The European Commission is to inquire information from the Hungarian government within weeks whether it had taken Brussels’ requirements into account regarding the prolongation of the operating permit of Mal Zrt that caused the toxic red sludge disaster last October, BruxInfo wrote.
The European Commission closed an investigation at the beginning of January. The investigation concluded that the Hungarian government should have declared the red sludge hazardous waste, as it is extremely toxic. The Commission told BruxInfo that with the current operation permit of Mal expiring at the end of February, now it wants to know what sort of investigations will precede a possible prolongation of the integrated pollution prevention and control (IPPC) permit.
However, in mid-January, the regional environment protection supervision prolonged the IPPC permit until 2018, as confirmed by Rural Development Minister Sándor Fazekas at a hearing in the European Parliament. Fazekas also said that the company could receive the temporary operation permit as “it eliminated the source of damage, shifted to a more environmentally friendly technology during which the end product of aluminum production, the red sludge, is not liquid but dry.”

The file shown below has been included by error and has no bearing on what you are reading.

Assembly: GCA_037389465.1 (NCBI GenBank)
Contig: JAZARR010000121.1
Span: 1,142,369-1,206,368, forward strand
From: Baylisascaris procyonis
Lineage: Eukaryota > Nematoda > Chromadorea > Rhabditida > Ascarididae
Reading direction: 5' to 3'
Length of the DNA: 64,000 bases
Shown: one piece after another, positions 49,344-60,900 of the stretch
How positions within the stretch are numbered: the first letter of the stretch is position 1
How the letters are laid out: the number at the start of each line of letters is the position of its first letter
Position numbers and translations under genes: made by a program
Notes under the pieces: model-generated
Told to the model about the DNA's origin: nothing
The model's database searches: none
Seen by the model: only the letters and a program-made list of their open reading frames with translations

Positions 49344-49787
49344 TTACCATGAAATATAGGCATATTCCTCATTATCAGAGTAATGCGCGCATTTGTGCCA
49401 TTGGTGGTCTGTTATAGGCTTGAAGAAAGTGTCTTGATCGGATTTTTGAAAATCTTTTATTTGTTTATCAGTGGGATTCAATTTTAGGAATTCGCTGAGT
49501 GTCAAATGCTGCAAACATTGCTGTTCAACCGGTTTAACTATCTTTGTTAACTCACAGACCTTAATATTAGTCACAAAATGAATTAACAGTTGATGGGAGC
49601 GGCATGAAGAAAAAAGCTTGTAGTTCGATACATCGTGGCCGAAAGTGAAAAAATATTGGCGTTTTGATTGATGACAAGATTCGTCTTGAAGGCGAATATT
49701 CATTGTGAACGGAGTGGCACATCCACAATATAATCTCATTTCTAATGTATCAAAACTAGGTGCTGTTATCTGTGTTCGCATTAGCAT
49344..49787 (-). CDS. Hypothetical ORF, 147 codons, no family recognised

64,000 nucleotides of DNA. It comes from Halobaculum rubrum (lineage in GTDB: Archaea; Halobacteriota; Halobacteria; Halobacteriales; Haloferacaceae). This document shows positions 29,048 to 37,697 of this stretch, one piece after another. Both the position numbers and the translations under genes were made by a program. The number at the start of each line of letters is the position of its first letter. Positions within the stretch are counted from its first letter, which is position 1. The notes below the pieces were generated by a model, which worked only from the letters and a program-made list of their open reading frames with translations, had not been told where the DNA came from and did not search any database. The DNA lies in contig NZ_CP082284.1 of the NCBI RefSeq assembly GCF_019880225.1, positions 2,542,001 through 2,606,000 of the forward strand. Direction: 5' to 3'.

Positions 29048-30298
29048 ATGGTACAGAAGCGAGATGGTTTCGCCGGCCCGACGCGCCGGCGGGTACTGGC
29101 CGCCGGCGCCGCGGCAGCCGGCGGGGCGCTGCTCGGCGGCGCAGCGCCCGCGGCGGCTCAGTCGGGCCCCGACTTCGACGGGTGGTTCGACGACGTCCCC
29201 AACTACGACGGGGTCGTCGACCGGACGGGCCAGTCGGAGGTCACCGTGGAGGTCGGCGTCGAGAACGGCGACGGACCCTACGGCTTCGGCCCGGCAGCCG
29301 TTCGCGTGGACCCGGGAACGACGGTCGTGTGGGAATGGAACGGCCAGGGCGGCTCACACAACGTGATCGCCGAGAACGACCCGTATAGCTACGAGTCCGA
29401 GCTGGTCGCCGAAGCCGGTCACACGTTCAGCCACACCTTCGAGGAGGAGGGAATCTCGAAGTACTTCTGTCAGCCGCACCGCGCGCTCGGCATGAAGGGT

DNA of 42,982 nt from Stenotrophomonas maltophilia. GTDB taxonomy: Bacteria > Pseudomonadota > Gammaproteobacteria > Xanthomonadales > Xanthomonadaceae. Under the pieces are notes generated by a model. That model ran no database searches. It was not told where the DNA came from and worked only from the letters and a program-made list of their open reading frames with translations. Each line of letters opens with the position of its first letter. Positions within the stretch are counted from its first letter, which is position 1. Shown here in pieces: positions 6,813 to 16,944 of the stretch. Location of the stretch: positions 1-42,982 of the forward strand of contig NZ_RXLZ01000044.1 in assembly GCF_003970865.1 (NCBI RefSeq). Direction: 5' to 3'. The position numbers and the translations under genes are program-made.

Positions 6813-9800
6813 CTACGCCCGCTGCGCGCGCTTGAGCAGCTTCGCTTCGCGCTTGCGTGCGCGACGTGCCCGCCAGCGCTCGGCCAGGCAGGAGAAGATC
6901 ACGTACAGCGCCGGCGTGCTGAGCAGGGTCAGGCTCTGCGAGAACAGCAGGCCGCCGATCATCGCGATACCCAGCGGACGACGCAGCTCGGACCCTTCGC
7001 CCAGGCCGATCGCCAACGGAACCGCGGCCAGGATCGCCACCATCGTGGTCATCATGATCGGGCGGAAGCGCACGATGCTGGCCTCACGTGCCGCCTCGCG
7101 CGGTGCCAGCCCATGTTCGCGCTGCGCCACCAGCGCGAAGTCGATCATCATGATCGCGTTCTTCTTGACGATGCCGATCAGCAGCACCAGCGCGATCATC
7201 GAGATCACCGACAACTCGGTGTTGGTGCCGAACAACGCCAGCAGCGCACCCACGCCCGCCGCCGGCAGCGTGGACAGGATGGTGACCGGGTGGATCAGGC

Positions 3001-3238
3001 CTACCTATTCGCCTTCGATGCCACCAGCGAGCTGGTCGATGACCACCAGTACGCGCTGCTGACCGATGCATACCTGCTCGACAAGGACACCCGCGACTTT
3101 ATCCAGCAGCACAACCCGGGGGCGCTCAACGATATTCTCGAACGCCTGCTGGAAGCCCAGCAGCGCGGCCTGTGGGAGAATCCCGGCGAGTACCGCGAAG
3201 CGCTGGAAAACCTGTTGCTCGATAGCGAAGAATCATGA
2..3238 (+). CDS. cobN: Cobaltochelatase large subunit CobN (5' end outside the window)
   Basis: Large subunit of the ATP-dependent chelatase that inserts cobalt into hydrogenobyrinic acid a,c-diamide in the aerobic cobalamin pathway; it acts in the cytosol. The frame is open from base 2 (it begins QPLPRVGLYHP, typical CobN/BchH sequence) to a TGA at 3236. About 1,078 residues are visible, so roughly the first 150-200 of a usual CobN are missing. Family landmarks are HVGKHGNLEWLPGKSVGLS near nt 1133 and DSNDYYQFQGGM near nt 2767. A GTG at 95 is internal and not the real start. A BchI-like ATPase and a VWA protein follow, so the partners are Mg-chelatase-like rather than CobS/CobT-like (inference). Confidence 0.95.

A legal debate between the Hungarian government and the Commission is continuing on whether Hungary has fulfilled its obligations by implementing the EU directive on hazardous materials at the end of last year. The Commission is not sure if Hungary will regard red sludge as hazardous material in the future, BruxInfo said, citing the Commission which would initiate a procedure against the Hungarian government for breaching its liabilities in case the government fails to take the necessary actions. (BBJ)